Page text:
On Sunday night, the SEC settled on a future football scheduling model; one that looks very similar to its present day iteration:
Each SEC team will continue to play eight conference football games per season, to include six games against division opponents and two games against non-division opponents. One of the non-division opponents will be a permanent annual opponent and the other non-division opponent will rotate each year.
The SEC decided to keep the current 6-1-1 scheduling model; the same model currently employed by the ACC. The SEC's decision to stick with an eight game conference schedule seemingly came down to two things:
1) schools that find themselves on cusp of bowl eligibility more often than not didn't want to take on another loss in conference play which could knock them out of postseason contention, and
2) objections to having an unbalanced schedule with five conference road games and only four conference home games.
One would think that with the SEC's decision to stick with an eight game schedule, that the ACC will soon follow suit. Especially in light of the one change to the SEC's scheduling model -- the introduction of a new strength-of-schedule component:
In addition, at least one opponent from the ACC, Big 12, Big Ten or Pac-12 must be scheduled by each SEC school on an annual basis beginning in 2016, with assistance from the conference office.
Interesting. Sounds similar to the ACC's hybrid scheduling model of 8+1 conference games with the Notre Dame scheduling arrangement. This new strength-of-schedule component won't affect Florida, Georgia, Kentucky and South Carolina -- each of which has an annual series with an in-state ACC rival -- but will impact the other 10 programs. Most of the remaining 10 teams do a good job of finding at least one power conference team to schedule every year with few exceptions, though this could open up a few more scheduling possibilities for Boston College.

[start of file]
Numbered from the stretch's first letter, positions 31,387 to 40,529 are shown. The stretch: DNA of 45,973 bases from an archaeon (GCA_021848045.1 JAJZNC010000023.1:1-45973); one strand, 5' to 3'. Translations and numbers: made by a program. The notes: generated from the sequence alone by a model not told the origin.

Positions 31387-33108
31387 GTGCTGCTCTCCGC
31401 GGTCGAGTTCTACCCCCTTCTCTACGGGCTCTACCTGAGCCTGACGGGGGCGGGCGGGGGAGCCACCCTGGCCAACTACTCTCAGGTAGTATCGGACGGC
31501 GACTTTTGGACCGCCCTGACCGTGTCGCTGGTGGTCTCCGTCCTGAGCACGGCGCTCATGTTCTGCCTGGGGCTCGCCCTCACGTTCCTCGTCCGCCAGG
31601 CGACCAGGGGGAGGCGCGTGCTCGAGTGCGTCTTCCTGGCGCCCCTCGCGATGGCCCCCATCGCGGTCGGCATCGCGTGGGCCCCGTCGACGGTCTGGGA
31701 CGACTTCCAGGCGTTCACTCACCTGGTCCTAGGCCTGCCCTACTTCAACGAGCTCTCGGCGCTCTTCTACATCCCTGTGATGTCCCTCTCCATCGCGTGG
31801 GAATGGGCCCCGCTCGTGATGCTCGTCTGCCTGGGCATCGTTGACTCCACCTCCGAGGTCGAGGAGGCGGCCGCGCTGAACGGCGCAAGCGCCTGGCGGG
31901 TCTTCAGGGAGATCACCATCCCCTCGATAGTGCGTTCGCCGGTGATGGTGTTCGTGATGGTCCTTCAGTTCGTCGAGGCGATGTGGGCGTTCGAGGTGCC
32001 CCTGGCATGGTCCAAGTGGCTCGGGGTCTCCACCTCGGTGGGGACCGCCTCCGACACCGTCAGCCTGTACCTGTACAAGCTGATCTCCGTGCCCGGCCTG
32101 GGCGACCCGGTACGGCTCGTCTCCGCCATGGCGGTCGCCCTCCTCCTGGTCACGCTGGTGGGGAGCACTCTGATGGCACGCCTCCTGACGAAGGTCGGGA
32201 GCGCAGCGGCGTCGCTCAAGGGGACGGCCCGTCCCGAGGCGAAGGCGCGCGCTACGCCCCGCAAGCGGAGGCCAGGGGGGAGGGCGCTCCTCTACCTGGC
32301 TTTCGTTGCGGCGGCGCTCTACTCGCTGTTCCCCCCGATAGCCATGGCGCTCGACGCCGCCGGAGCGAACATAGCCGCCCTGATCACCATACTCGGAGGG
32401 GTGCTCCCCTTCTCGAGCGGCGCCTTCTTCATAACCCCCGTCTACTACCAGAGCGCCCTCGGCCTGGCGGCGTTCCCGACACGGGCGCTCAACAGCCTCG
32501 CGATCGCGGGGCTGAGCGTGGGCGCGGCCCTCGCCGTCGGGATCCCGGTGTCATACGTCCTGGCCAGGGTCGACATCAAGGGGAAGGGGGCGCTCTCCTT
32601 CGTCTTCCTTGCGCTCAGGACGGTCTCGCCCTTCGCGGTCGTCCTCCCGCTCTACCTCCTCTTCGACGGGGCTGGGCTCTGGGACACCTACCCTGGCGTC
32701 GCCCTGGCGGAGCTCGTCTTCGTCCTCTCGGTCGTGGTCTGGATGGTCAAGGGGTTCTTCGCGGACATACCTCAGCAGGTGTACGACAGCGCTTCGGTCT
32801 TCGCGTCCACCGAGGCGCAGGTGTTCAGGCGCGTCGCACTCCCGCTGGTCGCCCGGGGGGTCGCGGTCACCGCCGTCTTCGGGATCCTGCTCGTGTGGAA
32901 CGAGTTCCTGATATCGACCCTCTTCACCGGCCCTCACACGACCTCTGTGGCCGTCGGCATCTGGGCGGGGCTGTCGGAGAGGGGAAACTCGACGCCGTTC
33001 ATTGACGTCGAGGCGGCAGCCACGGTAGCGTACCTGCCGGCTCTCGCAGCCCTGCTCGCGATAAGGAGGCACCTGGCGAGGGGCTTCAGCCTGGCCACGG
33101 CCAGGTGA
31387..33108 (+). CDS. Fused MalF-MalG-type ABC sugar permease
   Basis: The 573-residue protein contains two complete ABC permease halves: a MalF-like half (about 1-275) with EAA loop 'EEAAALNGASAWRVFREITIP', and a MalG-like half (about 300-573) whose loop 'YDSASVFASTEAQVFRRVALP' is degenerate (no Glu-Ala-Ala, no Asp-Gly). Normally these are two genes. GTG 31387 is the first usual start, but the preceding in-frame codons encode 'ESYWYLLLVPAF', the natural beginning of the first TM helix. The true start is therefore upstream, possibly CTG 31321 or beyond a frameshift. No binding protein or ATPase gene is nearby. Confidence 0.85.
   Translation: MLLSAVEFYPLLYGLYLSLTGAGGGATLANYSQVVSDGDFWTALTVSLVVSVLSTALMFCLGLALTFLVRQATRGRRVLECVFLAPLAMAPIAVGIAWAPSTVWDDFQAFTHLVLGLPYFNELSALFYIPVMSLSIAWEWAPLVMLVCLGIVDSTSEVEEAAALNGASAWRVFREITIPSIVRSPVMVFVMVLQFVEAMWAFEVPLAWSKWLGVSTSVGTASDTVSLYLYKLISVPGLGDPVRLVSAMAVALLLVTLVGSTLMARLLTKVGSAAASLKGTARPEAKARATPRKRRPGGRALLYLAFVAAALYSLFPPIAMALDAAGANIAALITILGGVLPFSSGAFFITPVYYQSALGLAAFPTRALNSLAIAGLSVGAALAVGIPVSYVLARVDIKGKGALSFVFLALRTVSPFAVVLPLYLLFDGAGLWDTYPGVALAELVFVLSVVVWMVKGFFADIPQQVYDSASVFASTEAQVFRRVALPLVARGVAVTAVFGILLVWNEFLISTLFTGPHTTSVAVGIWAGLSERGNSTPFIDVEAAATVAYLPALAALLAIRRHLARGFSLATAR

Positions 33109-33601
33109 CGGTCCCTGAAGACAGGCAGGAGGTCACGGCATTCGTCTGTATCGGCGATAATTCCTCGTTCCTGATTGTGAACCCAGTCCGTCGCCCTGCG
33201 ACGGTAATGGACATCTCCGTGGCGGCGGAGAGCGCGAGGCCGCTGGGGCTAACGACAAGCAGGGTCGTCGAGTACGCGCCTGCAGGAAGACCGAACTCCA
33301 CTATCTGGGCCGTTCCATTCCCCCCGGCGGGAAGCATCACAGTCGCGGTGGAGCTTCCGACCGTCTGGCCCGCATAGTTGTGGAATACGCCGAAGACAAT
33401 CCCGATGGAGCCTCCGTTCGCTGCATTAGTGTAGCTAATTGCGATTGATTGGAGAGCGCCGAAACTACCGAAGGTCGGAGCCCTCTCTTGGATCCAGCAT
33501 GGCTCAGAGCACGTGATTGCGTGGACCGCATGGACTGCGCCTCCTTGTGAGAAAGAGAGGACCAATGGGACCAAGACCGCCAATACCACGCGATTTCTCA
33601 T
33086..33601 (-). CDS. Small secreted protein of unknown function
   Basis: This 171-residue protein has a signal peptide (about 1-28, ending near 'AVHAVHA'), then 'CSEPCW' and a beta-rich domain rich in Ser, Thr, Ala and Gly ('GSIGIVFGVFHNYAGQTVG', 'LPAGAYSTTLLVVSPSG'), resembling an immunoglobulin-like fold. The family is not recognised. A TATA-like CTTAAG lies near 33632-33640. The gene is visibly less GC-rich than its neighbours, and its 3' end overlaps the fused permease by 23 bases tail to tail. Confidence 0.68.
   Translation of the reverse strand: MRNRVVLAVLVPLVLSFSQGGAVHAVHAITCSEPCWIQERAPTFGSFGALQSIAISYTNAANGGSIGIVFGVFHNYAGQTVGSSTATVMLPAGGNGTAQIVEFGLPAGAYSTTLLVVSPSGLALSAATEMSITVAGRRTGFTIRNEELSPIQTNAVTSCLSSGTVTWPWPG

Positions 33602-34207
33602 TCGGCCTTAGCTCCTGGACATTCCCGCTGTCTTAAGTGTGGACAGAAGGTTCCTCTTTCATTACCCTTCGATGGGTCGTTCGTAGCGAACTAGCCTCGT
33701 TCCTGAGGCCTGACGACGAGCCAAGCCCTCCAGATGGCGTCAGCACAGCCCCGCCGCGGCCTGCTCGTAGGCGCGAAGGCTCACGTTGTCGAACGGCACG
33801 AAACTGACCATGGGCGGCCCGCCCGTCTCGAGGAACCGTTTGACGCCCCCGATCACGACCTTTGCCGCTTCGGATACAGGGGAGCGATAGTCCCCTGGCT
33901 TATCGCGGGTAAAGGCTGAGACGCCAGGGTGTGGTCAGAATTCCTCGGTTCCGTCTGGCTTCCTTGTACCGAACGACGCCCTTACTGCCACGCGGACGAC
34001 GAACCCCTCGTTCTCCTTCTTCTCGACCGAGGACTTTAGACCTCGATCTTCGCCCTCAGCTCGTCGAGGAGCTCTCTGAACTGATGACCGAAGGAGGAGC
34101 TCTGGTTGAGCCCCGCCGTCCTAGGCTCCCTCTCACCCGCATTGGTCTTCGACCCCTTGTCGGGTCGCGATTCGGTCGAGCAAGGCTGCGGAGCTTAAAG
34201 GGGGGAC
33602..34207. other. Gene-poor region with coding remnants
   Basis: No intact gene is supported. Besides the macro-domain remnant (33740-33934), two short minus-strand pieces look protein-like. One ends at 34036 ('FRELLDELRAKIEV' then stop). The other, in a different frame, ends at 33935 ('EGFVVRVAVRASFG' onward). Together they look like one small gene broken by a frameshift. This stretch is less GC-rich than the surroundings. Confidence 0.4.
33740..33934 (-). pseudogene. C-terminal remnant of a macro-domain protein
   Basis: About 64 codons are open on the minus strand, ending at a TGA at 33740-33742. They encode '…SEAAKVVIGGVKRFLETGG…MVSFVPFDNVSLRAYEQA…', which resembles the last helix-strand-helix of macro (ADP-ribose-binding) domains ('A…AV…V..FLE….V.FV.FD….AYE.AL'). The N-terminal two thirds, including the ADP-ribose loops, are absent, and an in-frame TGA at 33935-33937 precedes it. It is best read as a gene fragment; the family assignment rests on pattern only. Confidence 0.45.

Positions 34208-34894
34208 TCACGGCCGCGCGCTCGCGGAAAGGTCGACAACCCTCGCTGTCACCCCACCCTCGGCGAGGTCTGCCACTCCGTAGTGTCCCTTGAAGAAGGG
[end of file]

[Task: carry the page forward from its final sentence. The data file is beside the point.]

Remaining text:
With the Big 12 and Pac-12 at and the Big Ten moving towards a nine-game conference schedule, the ACC / Notre Dame would be the most logical scheduling partners for SEC programs to satisfy this new strength-of-schedule component. Though one can't think that Boston College, a school that hasn't scheduled a home-and-home with an SEC opponent in three decades, and one that hasn't faced eight of 14 SEC schools in the modern era, will be at the top of the calling lists for SEC athletic directors.
Still, there are a number of schools that will be looking for additional non-conference games in 2016 and beyond, including Alabama, Auburn and Mississippi State, which currently don't have any non-conference scheduling obligations with major conference programs scheduled for 2016 and beyond. Boston College could be the beneficiary of this new scheduling model now that it's likely the ACC will likely follow suit with the current eight game, 6+1+1 schedule format.